It can be difficult to navigate a relationship you have with someone suffering from addiction. The truth is that addiction turns people into someone else, often muting parts of their personality in pursuit of drugs or alcohol. At times it can be scary and confusing attempting to interact with someone under the influence and battling substance used disorder, or SUD.
SUD covers both addiction to drugs and alcohol and is a chronic condition that requires the right support and treatment to overcome. Part of treatment is helping those close to the individual address their feelings about the situation and the impact it’s had on them. It’s important that you consider how your loved one’s addiction has affected you so you can maintain healthy boundaries to keep your relationship safe during these challenging times.
Support but Don’t Enable Them
Loving someone with SUD is like learning how to interact with someone on an entirely different level. While you want to do whatever you can to make them happy in life, what they need most doesn’t always align with what the addiction in their brain is telling them. Examples of enabling would be giving them rides to acquire more drugs or alcohol or financially supporting them through paying their bills or bailing them out of jail.
Whenever you enable them in these ways, they learn that they can continue the same behavior since you’ll come to their rescue. What they don’t learn is that their actions do indeed have consequences, you’ve simply been dealing with them instead. You may even start neglecting yourself in order to take care of them as they start to need more and more help as their addiction worsens. It often starts out with small favors before quickly building into you handling nearly all of their normal responsibilities.
This dynamic can happen in any relationship, but is more common for spouses, a child and parent or an immediate sibling. The sense of needing to protect those close to use is strong and can quickly blur out logic in the pursuit of our loved one’s happiness.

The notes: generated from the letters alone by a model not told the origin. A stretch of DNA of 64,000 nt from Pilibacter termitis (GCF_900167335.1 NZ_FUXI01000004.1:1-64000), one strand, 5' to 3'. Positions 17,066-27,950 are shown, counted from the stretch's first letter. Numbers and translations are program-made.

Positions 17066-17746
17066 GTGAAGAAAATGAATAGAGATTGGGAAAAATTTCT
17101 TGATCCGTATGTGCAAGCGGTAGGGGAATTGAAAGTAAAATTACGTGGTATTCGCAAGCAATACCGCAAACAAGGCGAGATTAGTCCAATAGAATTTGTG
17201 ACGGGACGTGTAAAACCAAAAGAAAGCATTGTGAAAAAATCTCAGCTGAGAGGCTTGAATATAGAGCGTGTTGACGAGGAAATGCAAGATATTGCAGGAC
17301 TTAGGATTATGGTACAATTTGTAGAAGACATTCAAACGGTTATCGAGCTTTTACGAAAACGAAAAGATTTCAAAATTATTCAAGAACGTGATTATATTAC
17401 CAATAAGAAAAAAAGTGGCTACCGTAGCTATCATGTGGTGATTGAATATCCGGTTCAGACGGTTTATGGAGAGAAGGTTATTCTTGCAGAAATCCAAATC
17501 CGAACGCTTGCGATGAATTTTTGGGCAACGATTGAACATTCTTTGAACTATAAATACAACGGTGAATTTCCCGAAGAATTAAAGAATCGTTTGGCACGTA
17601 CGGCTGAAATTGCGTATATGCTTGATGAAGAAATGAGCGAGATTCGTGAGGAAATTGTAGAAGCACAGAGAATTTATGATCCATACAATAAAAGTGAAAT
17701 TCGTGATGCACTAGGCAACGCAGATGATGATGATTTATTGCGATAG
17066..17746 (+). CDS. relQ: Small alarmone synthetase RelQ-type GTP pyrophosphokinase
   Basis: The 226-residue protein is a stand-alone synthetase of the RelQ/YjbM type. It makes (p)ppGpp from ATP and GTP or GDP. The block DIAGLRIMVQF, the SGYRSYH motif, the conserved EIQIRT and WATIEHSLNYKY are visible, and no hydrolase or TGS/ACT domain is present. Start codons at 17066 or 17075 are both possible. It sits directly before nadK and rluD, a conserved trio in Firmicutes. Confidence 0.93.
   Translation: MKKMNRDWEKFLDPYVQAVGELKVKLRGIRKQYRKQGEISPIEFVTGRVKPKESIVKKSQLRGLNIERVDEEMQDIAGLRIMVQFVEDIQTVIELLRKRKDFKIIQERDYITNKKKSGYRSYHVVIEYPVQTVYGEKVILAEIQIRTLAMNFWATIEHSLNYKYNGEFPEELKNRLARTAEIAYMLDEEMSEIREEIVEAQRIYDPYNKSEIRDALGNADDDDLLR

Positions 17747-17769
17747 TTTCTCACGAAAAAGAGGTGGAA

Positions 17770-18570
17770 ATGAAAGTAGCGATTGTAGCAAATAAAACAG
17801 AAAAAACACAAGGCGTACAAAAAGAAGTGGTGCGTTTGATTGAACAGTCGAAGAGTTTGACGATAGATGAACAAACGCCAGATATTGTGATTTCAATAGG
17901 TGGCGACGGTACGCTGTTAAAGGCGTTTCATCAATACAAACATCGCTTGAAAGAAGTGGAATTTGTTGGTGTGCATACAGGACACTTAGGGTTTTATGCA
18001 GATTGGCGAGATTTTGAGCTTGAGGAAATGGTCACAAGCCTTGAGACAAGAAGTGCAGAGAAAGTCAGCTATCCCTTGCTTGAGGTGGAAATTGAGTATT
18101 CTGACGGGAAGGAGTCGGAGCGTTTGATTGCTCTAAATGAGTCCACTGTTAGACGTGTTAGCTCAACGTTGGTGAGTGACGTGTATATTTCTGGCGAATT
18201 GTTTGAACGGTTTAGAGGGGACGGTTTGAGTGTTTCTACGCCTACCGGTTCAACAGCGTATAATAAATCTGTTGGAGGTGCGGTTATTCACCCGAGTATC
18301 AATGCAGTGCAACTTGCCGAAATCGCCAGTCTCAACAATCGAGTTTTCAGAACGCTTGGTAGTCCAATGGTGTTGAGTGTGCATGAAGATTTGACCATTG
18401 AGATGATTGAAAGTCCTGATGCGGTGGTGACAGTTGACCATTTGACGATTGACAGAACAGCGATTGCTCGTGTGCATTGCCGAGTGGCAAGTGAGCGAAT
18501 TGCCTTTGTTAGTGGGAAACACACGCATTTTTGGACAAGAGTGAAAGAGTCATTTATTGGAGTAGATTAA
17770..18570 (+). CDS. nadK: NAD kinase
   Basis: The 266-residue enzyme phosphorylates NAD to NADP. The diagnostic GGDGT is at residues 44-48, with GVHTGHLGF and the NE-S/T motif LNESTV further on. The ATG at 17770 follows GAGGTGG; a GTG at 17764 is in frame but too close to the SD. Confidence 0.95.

How To Change the Dynamic
Putting an end to enabling is one of the most impactful ways you can help your loved one in their recovery from addiction. No more making excuses for them or cleaning up their mistakes. It can be difficult to take this stance and stick to it, but preserving what you can of the relationship is only possible when it’s done on equal grounds. Your loved one needs to be the one to face the consequences they’ve created for themselves.
In some cases, the consequences your loved one faces will be drastic, but remember that none of it is due to you. You’ve attempted to help support them while they figure things out, but it’s impossible to maintain that balance over time. Communicate to them that you’re concerned about them but you can’t continue being responsible for them and their actions. You have to take care of yourself in order to be able to help them, and a codependent relationship built on enabling isn’t how you achieve that.
During the conversation, try to suggest they seek out professional help with their condition so that they can take back control of their life from the grasp of addiction. For some, the idea of sobriety isn’t something they’ve considered for many years. Today though, treatment is more accessible than ever with extra coverage from insurance plans across the board.
Finding Help for Your Loved One
The world of addiction treatment has come a long way over the years, with FDA-approved medication-assisted treatment (MAT) now helping make the hardest parts of rehab easier to manage than ever before. Guests at America’s Rehab Campus all receive an individualized treatment plan that matches their detox needs and recovery goals. We’re committed to the long-term recovery of your loved ones and equip them with everything they need to maintain their sobriety well after completing treatment.
With proper relapse prevention support and luxurious resort-style facilities, treatment at ARC is both comprehensive and comfortable. If your loved one is in need of help overcoming their addiction to drugs or alcohol, we encourage you to reach out to the ARC team today. We can help you schedule intake, verify insurance or answer questions you have about the process before you get started.